Any comments, readers? I don't want to turn this into a "Why didn't you mention site So and So" type comment-fest (but obviously I don't mind folks adding URLs), I'm more looking at comments about the approaches in general.

p.s. It just occurred to me I should add - you can get a trial of Dreamweaver CS4. Obviously you have to pay for it at some point, but if you are just picking up ColdFusion it may be worthwhile to get the DW as well.

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About Raymond Camden

Raymond is a senior developer evangelist for Adobe. He focuses on document services, JavaScript, and enterprise cat demos. If you like this article, please consider visiting my Amazon Wishlist or donating via PayPal to show your support. You can even buy me a coffee!

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Archived Comments

Comment 1 by Glyn Jackson posted on 3/24/2009 at 1:29 AM

I would also recommend the book "ColdFusion 8 Developer Tutorial" by John Farrar, its a very good book for someone who has never touched CF. I recommended this book to a PHP guy and the feedback has been good.

Comment 2 by ron hiner posted on 3/24/2009 at 4:54 AM

I think there are two key elements to learning anything: A project and a deadline. Without both, many people tend to languish and get caught up in information overload, and in the end, not much gets acomplished.

So, to extend this to CF... create a simple database table containing dates and events, such as your next vacation. Then create a web page that shows how many days until each event. (e.g a grid with two colums: days from now, and event)
Then create an editor so you can edit the table and secure it. You have until friday to finish, or Monday we'll hire a new guy to do it ;-) ) (just kidding, a little bit)

Comment 3 by Phillip Senn posted on 3/24/2009 at 5:52 AM

There was a joke made not long ago about only needing to learn 5 ColdFusion tags.
When faced with 4000 pages of documentation, it would be nice to have them prioritized.

I suppose that's what the books are for, but people generally start with the free documentation and then buy books later.

The Helms and Peters podcast was great, as well as ColdFusion weekly. Burn a CD and listen in the car instead of radio commercials.

Having a certification test date puts the fire under people.

Comment 4 by Akbarsait posted on 3/24/2009 at 6:37 AM

Another online Quick Reference guide http://www.cfquickdocs.com/... which is very handy.

Comment 5 by Adam Bellas posted on 3/24/2009 at 10:29 AM

My favorite way to learn has always been modifying existing code. Go find something on RIA Forge that sparks interest and figure out how to make it do something else. Works wonders, and as a bonus you expose yourself to the coding style of others.

Comment 6 by Adam Bellas posted on 3/24/2009 at 10:30 AM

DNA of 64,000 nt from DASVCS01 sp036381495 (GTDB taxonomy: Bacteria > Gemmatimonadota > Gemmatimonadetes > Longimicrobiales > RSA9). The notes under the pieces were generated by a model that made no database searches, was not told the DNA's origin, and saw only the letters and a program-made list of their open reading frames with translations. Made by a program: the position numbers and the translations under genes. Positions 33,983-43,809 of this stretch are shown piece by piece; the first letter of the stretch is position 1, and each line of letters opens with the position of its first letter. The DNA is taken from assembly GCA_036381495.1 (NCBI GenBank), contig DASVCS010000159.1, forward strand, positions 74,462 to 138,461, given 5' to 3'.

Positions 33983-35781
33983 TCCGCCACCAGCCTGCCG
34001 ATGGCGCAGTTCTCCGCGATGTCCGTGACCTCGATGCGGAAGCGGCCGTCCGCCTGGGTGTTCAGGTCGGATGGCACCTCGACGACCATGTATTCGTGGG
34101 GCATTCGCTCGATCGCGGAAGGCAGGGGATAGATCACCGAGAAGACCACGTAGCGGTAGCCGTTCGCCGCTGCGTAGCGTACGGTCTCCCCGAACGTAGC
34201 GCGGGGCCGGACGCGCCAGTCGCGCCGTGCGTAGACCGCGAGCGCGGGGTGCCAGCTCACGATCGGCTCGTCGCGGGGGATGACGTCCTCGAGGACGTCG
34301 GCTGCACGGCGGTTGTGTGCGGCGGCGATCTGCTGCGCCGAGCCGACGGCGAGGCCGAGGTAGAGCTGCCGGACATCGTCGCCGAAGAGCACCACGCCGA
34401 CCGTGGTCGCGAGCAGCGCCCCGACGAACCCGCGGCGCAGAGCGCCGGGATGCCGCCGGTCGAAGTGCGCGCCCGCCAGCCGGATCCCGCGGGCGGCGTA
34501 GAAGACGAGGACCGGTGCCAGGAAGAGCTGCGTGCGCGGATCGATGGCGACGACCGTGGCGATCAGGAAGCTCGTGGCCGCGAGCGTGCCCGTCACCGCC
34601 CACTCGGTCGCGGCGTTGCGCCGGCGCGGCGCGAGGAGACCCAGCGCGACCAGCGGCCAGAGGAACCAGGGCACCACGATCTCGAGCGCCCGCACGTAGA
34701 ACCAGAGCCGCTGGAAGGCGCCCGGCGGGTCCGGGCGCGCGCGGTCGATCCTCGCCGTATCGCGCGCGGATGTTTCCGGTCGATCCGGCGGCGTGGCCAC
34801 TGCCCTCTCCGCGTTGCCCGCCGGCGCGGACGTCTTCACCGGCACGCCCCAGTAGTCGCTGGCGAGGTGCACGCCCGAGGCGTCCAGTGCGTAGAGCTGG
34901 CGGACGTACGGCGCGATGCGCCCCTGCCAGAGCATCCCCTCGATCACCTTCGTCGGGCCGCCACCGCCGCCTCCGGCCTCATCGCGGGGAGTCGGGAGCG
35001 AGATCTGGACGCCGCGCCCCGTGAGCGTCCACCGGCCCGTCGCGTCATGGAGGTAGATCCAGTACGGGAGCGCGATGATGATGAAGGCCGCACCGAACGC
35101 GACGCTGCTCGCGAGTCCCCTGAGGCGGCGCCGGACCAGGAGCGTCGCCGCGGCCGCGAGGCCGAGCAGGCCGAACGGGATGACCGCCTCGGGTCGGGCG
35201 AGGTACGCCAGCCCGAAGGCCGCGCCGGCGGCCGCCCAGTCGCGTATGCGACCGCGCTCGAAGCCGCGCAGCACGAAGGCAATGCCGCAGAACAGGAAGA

My favorite way to learn has always been modifying existing code. Go find something on RIA Forge that sparks interest and figure out how to make it do something else. Works wonders, and as a bonus you expose yourself to the coding style of others.

Comment 7 by Matt Williams posted on 3/24/2009 at 2:54 PM

I agree with Adam, but you don't even have to modify existing code. Just run an example app and then read through the code and figure out how it is doing whatever it does. Start at the beginning: Application.cfm/cfc and index.cfm and just follow the flow to see how things happen.

Comment 8 by Hal Helms posted on 3/24/2009 at 3:47 PM

Thanks for the kind remarks, Ray.

Comment 9 by Sid Wing posted on 3/24/2009 at 4:39 PM

Then again - there are always blogs like this one (and Hal's, and Ben's, and the list goes on). I've learned a BOATLOAD from reading certain blogs and I have made certain blogs "mandatory reading" for my junior programmers.

The one comment I always get back from a new CF Programmer is - "Wow, this community is SO helpful."

Comment 10 by Phillip Senn posted on 3/24/2009 at 6:18 PM

Matt Williams commented that he learns by looking at the code of example applications, and that's how I've learned a lot of languages, from BASICA to dBASE III, etc.
I wonder if we could create a defacto standard of placing a button on our applications that says "View Source", and have it do a cffile command to display the ColdFusion source code.

Comment 11 by Raymond Camden posted on 3/24/2009 at 6:20 PM

Interesting Phillip. Are you aware that Flex supports this out of the box? When you do a production build, you can specify if you want View Source enabled. It creates a -very- nice UI for browsing, and downloading, the original source code.

Comment 12 by charlie arehart posted on 3/25/2009 at 9:17 PM

Speaking of resources for getting started with CF, Ray had quoted Cody at the outset saying he'd read the "Adobe tutorial [which] focus[ed] mainly on developing with Dreamweaver". I'm guessing he was referring to a book that's definitely worth mentioning as a learning resource.